Copper thieves target homes, businesses and restaurants

Often appear to be repairmen to blend in

Michelle Stuckey
June 10, 2011 at 9:34 am  | Mobile Reader | Pring this storyPrint 

Copper theft in St. Charles Parish is an ongoing chronic problem that residents need to watch out for, according to Sheriff Greg Champagne.

Champagne said that the thefts have happened at restaurants, businesses, homes and even a school, and that the parish has had about one reported theft every week this year.

“Copper thieves pick their targets and just strike here and there looking for unoccupied buildings, homes or businesses to avoid detection,” Champagne said.

He said that thieves take copper from homes that are under construction, communications towers and air conditioning or cooling units.

“Sometimes they look for homes under construction and watch until the plumber puts the copper pipes in and before the sheetrock for walls is put up - this makes it easy for them,” Champagne said. “Often times the thieves will appear to be air conditioning repairman and blend in or they will strike at night.”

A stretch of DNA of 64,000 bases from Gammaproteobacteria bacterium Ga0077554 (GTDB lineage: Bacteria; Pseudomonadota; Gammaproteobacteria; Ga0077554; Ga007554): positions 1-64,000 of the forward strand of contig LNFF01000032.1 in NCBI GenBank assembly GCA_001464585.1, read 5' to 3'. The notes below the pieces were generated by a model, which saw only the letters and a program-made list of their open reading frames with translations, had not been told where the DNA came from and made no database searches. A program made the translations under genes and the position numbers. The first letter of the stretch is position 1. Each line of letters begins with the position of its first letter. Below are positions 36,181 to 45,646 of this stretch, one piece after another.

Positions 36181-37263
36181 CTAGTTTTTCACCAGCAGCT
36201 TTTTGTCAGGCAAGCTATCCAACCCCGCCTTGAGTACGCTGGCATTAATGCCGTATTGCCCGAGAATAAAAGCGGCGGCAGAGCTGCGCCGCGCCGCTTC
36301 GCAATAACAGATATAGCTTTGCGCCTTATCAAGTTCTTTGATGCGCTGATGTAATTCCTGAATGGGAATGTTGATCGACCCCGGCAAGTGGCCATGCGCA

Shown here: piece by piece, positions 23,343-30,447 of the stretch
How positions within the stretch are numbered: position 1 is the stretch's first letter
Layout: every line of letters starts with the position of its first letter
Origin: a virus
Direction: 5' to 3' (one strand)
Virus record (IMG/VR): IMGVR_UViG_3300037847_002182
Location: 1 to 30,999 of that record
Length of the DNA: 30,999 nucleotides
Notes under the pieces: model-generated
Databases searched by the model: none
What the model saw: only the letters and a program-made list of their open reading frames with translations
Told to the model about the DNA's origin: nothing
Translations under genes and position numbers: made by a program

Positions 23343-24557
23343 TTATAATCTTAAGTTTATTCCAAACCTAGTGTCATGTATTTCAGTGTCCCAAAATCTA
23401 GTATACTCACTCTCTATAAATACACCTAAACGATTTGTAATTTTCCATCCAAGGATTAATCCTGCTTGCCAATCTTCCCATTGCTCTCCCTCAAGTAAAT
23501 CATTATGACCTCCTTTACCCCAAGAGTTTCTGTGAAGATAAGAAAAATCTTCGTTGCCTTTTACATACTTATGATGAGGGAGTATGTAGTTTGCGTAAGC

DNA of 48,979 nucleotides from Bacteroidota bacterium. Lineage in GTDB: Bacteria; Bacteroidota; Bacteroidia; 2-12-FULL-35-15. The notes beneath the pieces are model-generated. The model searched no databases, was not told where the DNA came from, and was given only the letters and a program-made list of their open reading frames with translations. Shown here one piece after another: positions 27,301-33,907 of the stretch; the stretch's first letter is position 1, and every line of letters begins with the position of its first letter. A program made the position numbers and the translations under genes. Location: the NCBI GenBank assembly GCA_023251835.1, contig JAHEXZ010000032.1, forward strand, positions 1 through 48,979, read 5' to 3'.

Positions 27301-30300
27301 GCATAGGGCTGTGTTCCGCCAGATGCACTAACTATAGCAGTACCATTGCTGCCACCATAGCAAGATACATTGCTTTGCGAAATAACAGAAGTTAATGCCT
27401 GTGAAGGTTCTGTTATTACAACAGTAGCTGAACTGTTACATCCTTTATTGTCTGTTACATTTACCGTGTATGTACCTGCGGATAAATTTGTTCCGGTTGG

Champagne said that the Sheriff's Office needs community help to stop these thefts.

“We need citizens to help us - if they see anyone suspicious near a restaurant or business after hours, they need to call 911,” he said. “If they are in unmarked vans or trucks, that should be suspicious.”

Champagne said that the rising price of scrap copper has probably contributed to the high amount of theft.

“It is no coincidence that when the price of scrap copper goes up, the amount of theft also increases,” he said. “We have one location in St. Charles Parish that buys scrap copper and they are very careful about doing the right thing and they cooperate with us.

“However, there are numerous scrap dealers and middle men outside of St. Charles who are not and the black market sale…is hard to control.”

Champagne said that while thieves may fetch a decent price for copper on the black market, the bigger price tag is for repairs after copper is stolen.

“The sad part is the price the thieves receive for the copper pales in comparison to the damage sustained by the property or business owner,” he said. “The thief gets a few dollars for the copper and the property owner is left with thousands of dollars in damages.”

View other articles written Michelle Stuckey

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